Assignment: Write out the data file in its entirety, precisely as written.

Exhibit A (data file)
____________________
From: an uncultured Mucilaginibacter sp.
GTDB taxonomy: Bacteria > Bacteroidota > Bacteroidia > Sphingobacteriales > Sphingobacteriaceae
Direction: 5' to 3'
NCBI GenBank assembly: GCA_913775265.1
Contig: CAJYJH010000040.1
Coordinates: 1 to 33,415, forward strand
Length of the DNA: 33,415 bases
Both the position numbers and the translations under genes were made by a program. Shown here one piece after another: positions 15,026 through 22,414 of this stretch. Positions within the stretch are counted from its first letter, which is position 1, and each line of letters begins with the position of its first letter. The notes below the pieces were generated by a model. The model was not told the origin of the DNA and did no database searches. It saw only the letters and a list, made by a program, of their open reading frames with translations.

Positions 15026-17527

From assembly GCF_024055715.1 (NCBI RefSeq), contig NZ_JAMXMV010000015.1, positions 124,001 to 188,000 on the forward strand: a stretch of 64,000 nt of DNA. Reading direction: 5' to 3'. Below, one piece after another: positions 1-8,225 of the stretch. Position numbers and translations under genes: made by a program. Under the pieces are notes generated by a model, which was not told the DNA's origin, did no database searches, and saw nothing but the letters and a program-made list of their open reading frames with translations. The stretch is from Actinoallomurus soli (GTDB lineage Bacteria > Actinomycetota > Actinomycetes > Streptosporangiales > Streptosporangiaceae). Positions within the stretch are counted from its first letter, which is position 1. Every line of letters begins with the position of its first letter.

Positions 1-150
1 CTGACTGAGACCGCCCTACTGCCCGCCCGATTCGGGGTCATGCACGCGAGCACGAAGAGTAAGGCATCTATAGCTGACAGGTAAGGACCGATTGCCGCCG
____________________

From: an uncultured Mucilaginibacter sp.
GTDB taxonomy: Bacteria > Bacteroidota > Bacteroidia > Sphingobacteriales > Sphingobacteriaceae
Direction: 5' to 3'
NCBI GenBank assembly: GCA_913775265.1
Contig: CAJYJH010000040.1
Coordinates: 1 to 33,415, forward strand
Length of the DNA: 33,415 bases
Both the position numbers and the translations under genes were made by a program. Shown here one piece after another: positions 15,026 through 22,414 of this stretch. Positions within the stretch are counted from its first letter, which is position 1, and each line of letters begins with the position of its first letter. The notes below the pieces were generated by a model. The model was not told the origin of the DNA and did no database searches. It saw only the letters and a list, made by a program, of their open reading frames with translations.

Positions 15026-17527

From assembly GCF_024055715.1 (NCBI RefSeq), contig NZ_JAMXMV010000015.1, positions 124,001 to 188,000 on the forward strand: a stretch of 64,000 nt of DNA. Reading direction: 5' to 3'. Below, one piece after another: positions 1-8,225 of the stretch. Position numbers and translations under genes: made by a program. Under the pieces are notes generated by a model, which was not told the DNA's origin, did no database searches, and saw nothing but the letters and a program-made list of their open reading frames with translations. The stretch is from Actinoallomurus soli (GTDB lineage Bacteria > Actinomycetota > Actinomycetes > Streptosporangiales > Streptosporangiaceae). Positions within the stretch are counted from its first letter, which is position 1. Every line of letters begins with the position of its first letter.

Positions 1-150
1 CTGACTGAGACCGCCCTACTGCCCGCCCGATTCGGGGTCATGCACGCGAGCACGAAGAGTAAGGCATCTATAGCTGACAGGTAAGGACCGATTGCCGCCG